Friday, July 27, 2007

Mashelkar Report controversy

Though we have noted about this in our Indian Current Affairs blog as it was developing, it is time to consolidate all what we know at one place to have a backgrounder in the issue for reference.

You can’t get a better backgrounder on how or why the Committee came to be constituted, from anywhere other than the report itself. Let’s take a look at the opening paragraphs of the report:

“The Patents (Amendment) Bill, 2005, introduced in the Parliament in March, 2005 with the objective of making the Patents Act compatible with India’s international obligations, particularly under the Agreement on Trade Related Aspects of Intellectual Property Rights (TRIPS Agreement) had the benefit of detailed discussion in both the Houses. During the debate, the issues regarding patentability of micro-organisms and the definition of 'pharmaceutical substance' to mean “a new chemical entity (NCE)” or “new medical entity (NME)” were raised. The Commerce and Industry Minister then assured the Parliament that he would refer these issues to an Expert Committee for detailed examination and report the matter to the Parliament.”

Accordingly, a Technical Expert Group on Patent Law Issues was set up by the Government of India, Ministry of Commerce & Industry, Department of Industrial Policy & Promotion in April, 2005.

The terms of reference for the expert group were:

  1. Whether it would be TRIPS compatible to limit the grant of patent for pharmaceutical substance to new chemical entity or to new medical entity involving one or more inventive steps; and
  2. Whether it would be TRIPS compatible to exclude micro-organisms from patenting.

Take a look at the full report here, if you have got the patience to go through the full report.

Why it ran into trouble was that it was accused of plagiarism. The report had lifted three paragraphs in its conclusion from a 2005 paper authored by a research scholar Mr. Shamnad Basheer. His research work was commissioned by the UK based Intellectual Property Institute.

But in the subsequent that was raised about it is very easy to forget the recommendations of the committee on the terms of reference. What are they?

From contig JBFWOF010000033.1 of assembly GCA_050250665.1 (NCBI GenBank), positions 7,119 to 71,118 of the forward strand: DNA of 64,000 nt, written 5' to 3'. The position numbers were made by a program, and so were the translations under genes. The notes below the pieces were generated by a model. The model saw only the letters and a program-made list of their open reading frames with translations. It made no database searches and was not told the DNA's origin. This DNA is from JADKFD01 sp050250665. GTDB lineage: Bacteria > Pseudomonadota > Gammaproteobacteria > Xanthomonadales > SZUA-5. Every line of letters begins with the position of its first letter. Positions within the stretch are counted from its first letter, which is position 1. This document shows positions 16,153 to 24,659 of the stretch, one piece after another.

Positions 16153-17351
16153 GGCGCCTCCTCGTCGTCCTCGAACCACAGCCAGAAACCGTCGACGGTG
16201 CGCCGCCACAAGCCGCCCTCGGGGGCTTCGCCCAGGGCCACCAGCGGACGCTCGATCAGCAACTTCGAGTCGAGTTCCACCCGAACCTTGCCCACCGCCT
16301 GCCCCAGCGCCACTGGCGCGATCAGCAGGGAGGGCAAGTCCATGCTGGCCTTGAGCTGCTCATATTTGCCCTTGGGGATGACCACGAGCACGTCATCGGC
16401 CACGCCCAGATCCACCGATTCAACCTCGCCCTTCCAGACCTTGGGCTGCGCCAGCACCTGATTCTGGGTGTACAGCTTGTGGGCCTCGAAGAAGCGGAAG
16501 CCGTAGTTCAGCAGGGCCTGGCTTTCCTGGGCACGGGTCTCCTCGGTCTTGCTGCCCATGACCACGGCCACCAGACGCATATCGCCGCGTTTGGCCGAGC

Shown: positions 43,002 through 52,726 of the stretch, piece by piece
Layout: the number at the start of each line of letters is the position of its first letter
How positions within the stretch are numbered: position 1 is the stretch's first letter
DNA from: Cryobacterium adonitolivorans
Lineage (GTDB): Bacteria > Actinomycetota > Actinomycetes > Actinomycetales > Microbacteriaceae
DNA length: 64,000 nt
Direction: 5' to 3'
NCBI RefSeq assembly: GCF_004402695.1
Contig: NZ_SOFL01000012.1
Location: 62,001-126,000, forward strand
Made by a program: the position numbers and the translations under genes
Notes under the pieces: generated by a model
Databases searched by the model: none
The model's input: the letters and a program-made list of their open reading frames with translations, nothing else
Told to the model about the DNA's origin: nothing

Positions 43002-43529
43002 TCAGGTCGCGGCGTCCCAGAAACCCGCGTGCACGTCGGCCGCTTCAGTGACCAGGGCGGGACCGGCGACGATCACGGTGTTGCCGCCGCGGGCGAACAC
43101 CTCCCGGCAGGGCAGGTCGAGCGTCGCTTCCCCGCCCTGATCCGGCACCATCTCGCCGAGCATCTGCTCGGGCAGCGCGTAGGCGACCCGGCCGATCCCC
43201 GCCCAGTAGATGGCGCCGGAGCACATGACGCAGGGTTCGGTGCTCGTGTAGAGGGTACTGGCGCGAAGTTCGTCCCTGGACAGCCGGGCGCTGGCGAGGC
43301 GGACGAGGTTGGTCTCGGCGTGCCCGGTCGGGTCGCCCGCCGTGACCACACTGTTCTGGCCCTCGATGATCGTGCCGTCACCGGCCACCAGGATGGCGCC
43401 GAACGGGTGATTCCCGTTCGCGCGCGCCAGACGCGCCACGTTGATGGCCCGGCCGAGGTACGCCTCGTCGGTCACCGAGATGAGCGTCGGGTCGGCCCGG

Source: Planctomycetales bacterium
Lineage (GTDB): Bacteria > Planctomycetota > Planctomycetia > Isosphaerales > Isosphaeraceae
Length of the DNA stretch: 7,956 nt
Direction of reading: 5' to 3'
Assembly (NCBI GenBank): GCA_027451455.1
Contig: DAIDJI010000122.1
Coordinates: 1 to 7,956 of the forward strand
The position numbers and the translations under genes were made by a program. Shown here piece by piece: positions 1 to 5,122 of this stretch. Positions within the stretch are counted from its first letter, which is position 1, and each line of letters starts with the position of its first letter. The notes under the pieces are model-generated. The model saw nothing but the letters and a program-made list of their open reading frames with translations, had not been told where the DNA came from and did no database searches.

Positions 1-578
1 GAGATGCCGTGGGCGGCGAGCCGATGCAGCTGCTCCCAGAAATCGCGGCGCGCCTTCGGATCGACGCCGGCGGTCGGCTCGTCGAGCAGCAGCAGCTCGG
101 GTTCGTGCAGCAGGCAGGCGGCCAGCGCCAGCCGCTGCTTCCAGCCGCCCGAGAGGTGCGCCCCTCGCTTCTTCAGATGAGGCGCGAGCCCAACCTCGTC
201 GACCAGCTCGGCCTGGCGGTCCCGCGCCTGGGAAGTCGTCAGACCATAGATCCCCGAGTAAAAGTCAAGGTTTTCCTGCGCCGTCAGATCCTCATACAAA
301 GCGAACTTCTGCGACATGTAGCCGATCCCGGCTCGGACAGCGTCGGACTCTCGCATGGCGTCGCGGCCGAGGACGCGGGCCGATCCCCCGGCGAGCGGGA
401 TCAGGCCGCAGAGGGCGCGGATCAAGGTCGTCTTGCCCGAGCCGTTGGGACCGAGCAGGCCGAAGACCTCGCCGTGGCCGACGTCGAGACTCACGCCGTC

1. On the first point of reference, it has answered that it would not be TRIPS compliant to limit granting of patents to New Chemical Entities only. Patents are to be granted for incremental innovations.
    1. It is worthwhile to note that at present, under Indian laws there is NO patent protection for incremental innovations. So this recommendation of the committee, is seen by the red brigade as a pro-MNC stance of the committee.
  2. On excluding micro-organisms from patenting, it observed that such exclusion would be violative of TRIPS Agreement.

As of today, the position is that the government says that it cannot act on the report unless the ‘technical inaccuracies’ are corrected. But Mr. Mashelkar says that, as he has resigned from the Committee, there is nothing more that he needs to do.

Wednesday, July 25, 2007

Consequences of WTO talks (Doha round) falling through

This is an article written by a UN Under Secretary General. It is a must read for all of you. Take a look at it here.

The WESS 2007 (World Economic and Social Survey, an annual publication by UNESCAP) underlines two types of costs – direct and indirect – consequent to the failure of WTO talks.

Direct costs refer to the net gains from trade liberalization that would no longer materialize. Estimates put the loss of income at about $100 bn.

Indirect costs are more diverse. They include: a long-term erosion in multilateralism and its non-discriminatory rules which have provided a stable anchor and rising trade-driven prosperity to the world for more than 60 years. It could also spell the beginnings of a reversal of economic reforms back to protectionism and trade favouritism, and the mergence of new political divides which could ultimately threaten peace and security.

Failure of the Doha round would lead to a proliferation of bilateral and regional trade deals. Already in the ESACP region about 38 trade deals have been concluded since 2004. Another 25 are under formal negotiations.

What is wrong with bilateral and regional trade agreements?

The disadvantage of bilateral and regional trade deals is that they result in a trading environment wherein the developing country producers and traders will find that cheapest sources of supply are beyond their reach.

What could be achieved by the Doha round?